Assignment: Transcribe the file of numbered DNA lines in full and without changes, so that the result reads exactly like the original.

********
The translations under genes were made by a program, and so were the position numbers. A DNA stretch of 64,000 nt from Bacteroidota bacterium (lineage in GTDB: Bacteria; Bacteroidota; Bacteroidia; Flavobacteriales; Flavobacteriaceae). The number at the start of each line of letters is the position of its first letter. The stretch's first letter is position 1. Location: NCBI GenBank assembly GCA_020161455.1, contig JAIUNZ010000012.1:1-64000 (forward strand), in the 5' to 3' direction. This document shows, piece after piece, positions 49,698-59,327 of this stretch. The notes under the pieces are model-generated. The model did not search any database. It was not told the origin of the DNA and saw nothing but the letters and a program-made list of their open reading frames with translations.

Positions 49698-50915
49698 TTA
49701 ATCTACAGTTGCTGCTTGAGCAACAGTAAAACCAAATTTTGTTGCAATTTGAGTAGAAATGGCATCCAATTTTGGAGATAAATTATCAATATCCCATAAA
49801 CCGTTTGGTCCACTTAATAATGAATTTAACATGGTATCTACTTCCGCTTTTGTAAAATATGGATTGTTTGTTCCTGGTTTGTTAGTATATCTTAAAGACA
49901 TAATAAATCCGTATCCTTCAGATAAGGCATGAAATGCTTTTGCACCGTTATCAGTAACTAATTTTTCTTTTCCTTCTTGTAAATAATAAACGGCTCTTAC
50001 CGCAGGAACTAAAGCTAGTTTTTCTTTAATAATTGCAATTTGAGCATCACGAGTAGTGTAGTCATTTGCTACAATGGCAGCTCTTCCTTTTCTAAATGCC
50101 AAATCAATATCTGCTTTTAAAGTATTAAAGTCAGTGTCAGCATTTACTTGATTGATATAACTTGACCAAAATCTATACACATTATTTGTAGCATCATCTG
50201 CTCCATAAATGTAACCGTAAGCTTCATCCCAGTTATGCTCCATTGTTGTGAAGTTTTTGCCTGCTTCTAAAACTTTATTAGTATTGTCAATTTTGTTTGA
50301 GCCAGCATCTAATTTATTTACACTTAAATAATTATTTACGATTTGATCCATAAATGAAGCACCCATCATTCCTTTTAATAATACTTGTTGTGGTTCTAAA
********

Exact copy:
The translations under genes were made by a program, and so were the position numbers. A DNA stretch of 64,000 nt from Bacteroidota bacterium (lineage in GTDB: Bacteria; Bacteroidota; Bacteroidia; Flavobacteriales; Flavobacteriaceae). The number at the start of each line of letters is the position of its first letter. The stretch's first letter is position 1. Location: NCBI GenBank assembly GCA_020161455.1, contig JAIUNZ010000012.1:1-64000 (forward strand), in the 5' to 3' direction. This document shows, piece after piece, positions 49,698-59,327 of this stretch. The notes under the pieces are model-generated. The model did not search any database. It was not told the origin of the DNA and saw nothing but the letters and a program-made list of their open reading frames with translations.

Positions 49698-50915
49698 TTA
49701 ATCTACAGTTGCTGCTTGAGCAACAGTAAAACCAAATTTTGTTGCAATTTGAGTAGAAATGGCATCCAATTTTGGAGATAAATTATCAATATCCCATAAA
49801 CCGTTTGGTCCACTTAATAATGAATTTAACATGGTATCTACTTCCGCTTTTGTAAAATATGGATTGTTTGTTCCTGGTTTGTTAGTATATCTTAAAGACA
49901 TAATAAATCCGTATCCTTCAGATAAGGCATGAAATGCTTTTGCACCGTTATCAGTAACTAATTTTTCTTTTCCTTCTTGTAAATAATAAACGGCTCTTAC
50001 CGCAGGAACTAAAGCTAGTTTTTCTTTAATAATTGCAATTTGAGCATCACGAGTAGTGTAGTCATTTGCTACAATGGCAGCTCTTCCTTTTCTAAATGCC
50101 AAATCAATATCTGCTTTTAAAGTATTAAAGTCAGTGTCAGCATTTACTTGATTGATATAACTTGACCAAAATCTATACACATTATTTGTAGCATCATCTG
50201 CTCCATAAATGTAACCGTAAGCTTCATCCCAGTTATGCTCCATTGTTGTGAAGTTTTTGCCTGCTTCTAAAACTTTATTAGTATTGTCAATTTTGTTTGA
50301 GCCAGCATCTAATTTATTTACACTTAAATAATTATTTACGATTTGATCCATAAATGAAGCACCCATCATTCCTTTTAATAATACTTGTTGTGGTTCTAAA